critic's pick 221

The tip-off comes with the cover photograph to Billy Hart’s splendid new All Our Reasons album. It depicts a wintry, nocturnal glimpse of New York silhouetted and accented by cosmopolitan glows. It’s a noteworthy shot for many reasons, not the least of which is that it cements the continental and stylistic expansion of the European ECM label, an organization that helped nurture a sound (and with its often luscious album photography, a visual representation) of jazz that was open, mysterious and atmospheric. Critics only half-jokingly referred to the resulting music as “Nordic” in nature.

All Our Reasons is hardly the first North American view of an exiled sound. After all, Keith Jarrett has recorded for the label for over 35 years. Also, such renegades as Dewey Redman, John Surman and, for a time, the Art Ensemble of Chicago, have cut ECM albums. But All Our Reasons may well stand as one of the more formidable recent examples of what the label can generate outside of the icy Nordic soundscapes.

The album-opening Song for Balkis employs a patient, distant sounding rumble as a preface for a spacious serenade that engages the plaintive tenor sax lead of Mark Turner (of ECM’s Fly trio) and the more restless piano orchestration of Ethan Iverson (from new generation strategists The Bad Plus). What you experience is a spacious, loose-limbed and deliciously moody ambience that quickly brings to mind another ECM giant who, like Hart, has helped cultivate similarly open-ended jazz in a number of New York ensembles – the late Paul Motian.

Turner, in particular, echoes the kind of varied, shape-shifting sax accents that Joe Lovano designed for Motian’s long running trio with guitar great Bill Frisell. Turner offers two fine originals on All Our Reasons that wonderfully embellish this very American-ized take on the ECM sound: Nigeria (which begins with slo-mo bass fills from Ben Street before developing into expertly fragmented swing) and Wasteland (where the slow bounce of his own tenor sax figures is the very depiction of solo blues within a New York nightscape).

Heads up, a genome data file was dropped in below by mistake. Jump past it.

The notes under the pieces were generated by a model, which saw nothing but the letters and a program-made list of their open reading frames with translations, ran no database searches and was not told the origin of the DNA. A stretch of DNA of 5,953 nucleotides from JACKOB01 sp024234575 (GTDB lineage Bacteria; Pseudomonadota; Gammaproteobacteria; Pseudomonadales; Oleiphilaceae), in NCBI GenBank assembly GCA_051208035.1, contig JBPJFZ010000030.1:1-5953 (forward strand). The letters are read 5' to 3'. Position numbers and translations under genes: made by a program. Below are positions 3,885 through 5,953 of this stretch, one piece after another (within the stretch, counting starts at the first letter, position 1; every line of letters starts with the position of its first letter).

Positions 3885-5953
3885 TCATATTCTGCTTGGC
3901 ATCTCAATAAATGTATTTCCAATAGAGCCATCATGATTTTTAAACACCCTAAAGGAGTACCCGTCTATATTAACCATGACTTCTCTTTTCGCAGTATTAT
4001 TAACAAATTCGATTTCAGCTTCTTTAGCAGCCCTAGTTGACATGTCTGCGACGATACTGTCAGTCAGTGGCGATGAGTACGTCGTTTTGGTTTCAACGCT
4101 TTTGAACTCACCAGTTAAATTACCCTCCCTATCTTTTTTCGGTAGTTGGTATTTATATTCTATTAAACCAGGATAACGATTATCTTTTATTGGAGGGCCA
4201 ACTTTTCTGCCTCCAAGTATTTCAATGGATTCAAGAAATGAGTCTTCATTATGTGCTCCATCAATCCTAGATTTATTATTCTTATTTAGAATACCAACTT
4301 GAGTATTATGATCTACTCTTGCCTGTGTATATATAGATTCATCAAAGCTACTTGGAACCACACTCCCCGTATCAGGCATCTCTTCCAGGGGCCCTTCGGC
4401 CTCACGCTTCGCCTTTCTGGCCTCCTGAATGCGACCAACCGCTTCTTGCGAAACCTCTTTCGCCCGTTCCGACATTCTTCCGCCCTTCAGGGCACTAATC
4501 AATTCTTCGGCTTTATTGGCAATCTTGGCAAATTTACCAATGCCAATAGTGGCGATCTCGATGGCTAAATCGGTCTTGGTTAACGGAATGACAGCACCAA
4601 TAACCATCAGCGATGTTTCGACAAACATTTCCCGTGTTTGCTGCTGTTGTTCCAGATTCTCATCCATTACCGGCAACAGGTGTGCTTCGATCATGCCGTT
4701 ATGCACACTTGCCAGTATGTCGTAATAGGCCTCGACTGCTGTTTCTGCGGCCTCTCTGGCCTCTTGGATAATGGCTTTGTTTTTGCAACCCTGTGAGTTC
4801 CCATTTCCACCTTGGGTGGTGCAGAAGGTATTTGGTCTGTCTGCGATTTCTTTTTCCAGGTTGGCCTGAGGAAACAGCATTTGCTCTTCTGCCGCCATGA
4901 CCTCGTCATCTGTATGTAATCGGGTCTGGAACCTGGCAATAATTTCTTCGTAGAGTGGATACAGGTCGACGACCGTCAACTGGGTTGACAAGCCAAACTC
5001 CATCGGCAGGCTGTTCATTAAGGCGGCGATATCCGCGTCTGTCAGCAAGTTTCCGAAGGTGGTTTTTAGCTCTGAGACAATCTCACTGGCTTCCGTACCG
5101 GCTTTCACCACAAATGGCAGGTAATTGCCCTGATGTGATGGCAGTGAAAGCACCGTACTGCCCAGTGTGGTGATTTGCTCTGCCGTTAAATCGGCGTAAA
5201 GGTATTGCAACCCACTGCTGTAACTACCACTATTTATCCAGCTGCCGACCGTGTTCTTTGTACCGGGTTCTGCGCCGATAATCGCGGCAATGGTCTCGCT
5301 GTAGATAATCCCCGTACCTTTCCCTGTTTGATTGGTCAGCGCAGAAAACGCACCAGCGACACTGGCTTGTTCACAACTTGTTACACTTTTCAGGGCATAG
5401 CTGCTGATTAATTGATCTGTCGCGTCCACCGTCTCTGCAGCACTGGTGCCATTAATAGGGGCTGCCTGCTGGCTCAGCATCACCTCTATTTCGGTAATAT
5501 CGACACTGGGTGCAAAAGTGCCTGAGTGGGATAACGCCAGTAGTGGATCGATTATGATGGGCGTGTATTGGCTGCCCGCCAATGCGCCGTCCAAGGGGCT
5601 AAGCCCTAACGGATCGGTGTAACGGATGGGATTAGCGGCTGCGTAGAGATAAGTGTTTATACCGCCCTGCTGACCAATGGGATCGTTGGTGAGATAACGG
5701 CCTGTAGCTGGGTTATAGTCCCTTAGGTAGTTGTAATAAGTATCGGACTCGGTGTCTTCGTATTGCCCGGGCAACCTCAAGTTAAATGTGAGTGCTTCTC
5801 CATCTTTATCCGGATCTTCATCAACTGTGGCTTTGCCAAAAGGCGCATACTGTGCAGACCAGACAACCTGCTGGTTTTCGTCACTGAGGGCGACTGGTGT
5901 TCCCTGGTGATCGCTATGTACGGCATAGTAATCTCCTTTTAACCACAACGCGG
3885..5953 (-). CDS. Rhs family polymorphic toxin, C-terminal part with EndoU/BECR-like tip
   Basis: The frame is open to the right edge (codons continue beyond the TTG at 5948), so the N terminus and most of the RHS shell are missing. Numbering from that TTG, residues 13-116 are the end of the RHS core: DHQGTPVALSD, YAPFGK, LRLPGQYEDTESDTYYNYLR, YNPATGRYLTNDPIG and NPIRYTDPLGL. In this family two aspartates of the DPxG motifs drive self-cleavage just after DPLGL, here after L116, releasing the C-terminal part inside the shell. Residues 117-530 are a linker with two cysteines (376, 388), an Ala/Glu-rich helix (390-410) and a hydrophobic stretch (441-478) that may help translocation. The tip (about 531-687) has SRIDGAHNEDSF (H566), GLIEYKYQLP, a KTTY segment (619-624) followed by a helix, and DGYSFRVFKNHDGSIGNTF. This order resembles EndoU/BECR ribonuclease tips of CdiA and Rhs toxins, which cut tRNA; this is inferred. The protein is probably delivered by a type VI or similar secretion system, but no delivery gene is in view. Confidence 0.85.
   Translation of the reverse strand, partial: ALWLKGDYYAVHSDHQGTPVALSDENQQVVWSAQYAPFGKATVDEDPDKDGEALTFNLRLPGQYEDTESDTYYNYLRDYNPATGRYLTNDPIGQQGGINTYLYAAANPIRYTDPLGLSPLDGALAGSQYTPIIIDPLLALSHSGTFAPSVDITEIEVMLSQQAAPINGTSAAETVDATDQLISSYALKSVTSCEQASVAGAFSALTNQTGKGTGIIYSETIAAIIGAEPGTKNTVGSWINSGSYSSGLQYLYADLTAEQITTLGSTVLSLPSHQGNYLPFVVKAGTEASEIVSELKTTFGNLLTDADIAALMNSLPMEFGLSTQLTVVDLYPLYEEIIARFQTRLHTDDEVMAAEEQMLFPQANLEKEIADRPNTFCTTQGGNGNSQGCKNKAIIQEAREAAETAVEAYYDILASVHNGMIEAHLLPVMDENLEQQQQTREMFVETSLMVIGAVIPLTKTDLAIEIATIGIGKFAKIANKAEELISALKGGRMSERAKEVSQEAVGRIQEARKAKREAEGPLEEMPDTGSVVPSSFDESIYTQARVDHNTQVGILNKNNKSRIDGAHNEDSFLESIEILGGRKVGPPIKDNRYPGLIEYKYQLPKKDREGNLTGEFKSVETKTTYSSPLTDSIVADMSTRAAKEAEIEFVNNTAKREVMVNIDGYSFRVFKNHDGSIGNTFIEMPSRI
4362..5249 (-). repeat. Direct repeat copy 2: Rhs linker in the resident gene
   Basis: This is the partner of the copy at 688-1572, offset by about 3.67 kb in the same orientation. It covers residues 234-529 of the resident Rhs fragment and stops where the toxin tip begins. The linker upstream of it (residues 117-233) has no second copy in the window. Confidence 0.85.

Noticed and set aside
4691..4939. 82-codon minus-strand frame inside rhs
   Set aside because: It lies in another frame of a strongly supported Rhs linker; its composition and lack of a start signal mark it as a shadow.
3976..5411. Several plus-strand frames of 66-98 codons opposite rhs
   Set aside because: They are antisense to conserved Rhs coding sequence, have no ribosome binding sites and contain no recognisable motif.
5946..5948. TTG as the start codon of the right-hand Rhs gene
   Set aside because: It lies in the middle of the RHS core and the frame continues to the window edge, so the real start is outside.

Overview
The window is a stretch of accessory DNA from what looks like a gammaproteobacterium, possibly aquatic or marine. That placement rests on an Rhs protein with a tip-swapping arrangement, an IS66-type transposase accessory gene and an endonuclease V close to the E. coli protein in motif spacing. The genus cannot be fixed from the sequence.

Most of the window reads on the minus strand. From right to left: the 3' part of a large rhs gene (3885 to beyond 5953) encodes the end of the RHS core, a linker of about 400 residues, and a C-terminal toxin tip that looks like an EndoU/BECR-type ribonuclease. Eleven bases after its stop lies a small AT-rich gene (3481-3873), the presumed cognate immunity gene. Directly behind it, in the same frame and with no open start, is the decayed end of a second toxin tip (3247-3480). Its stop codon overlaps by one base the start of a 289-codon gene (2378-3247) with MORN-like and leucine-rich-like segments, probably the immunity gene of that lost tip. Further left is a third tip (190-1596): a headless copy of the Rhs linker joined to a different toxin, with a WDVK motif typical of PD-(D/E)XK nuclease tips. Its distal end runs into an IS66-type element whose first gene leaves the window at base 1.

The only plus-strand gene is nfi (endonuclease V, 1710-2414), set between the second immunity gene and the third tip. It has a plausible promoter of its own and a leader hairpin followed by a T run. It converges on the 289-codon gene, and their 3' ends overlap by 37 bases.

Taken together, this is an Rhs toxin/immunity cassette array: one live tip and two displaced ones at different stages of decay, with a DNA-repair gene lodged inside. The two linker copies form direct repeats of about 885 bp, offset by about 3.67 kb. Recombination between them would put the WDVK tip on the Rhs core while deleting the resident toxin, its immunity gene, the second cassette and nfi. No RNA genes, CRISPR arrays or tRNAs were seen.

Iverson works efficiently in and out of the quartet boundaries with Ohnedaruth, where his sparse and initially somber piano meditation breaks through the clouds for a Turner led-jam with Hart discreetly playing from the passenger seat.

At 71, Hart is no grandstander. Sure, he can sound demonstrative on the McCoy Tyner-esque Tolli’s Dance. Mostly, though, he follows a lighter, more introspective muse throughout All Our Reasons. One might suspect it’s the original ECM spirit calling from across the ocean. But All Our Reasons isn’t that nostalgic. It has four resourceful instrumentalists and a playground as big as all of New York to forge a music that is both familiar and new.

LuBear Corp. Touts CIAA Athletes Training at Navy SEAL’s Base. see here navy seals training

Entertainment Close-up May 16, 2011 LuBear Corp. announced that five teams of Central Intercollegiate Athletic Association athletes hit the water and scaled walls as part of their training in April at the U.S. Navy SEALs’ Little Creek Naval Amphibious Base in Virginia Beach, Va.

The Company said Chowan University, St. Paul’s College, Bowie State University, St. Augustine’s College and Virginia State University players all got a taste of the rigors of training with the SEALs in a 12-foot-deep, Olympic-size pool and on the Naval Special Warfare Group 2 Confidence Course, a 17-station land obstacle course.

The training–part of a “Mental Toughness, Never Quit” campaign conducted by the SEALs for CIAA schools–occurred April 16-17. The event was a follow-up to on-campus seminars at the CIAA schools in February and March. here navy seals training

According to a release, the “Mental Toughness, Never Quit” program, focusing on schools in the CIAA–the nation’s oldest black athletic conference, established in 1912–was developed as part of the Naval Special Warfare’s effort to attract top minority talent. More than 1,000 athletes from 11 schools attended the on-campus “Mental Toughness” seminars.

The goal of “Mental Toughness, Never Quit”–which includes goal-setting, visualization, positive self talk and 4x4x4 breathing skills–is to provide valuable training to athletes while making them aware of potential career opportunities within the SEAL Teams. The SEALs provided players with a unique look into how mental preparation is essential to winning.

SEALs take their name from the environments in which they are trained to operate: sea, air and land. Their small highly trained teams usually work quietly at night conducting missions. SEALs are constantly deployed throughout the world to protect U.S. national interests.

((Comments on this story may be sent to newsdesk@closeupmedia.com))



Comments are closed.


Terms of Service | Privacy Policy | About Our Ads | Copyright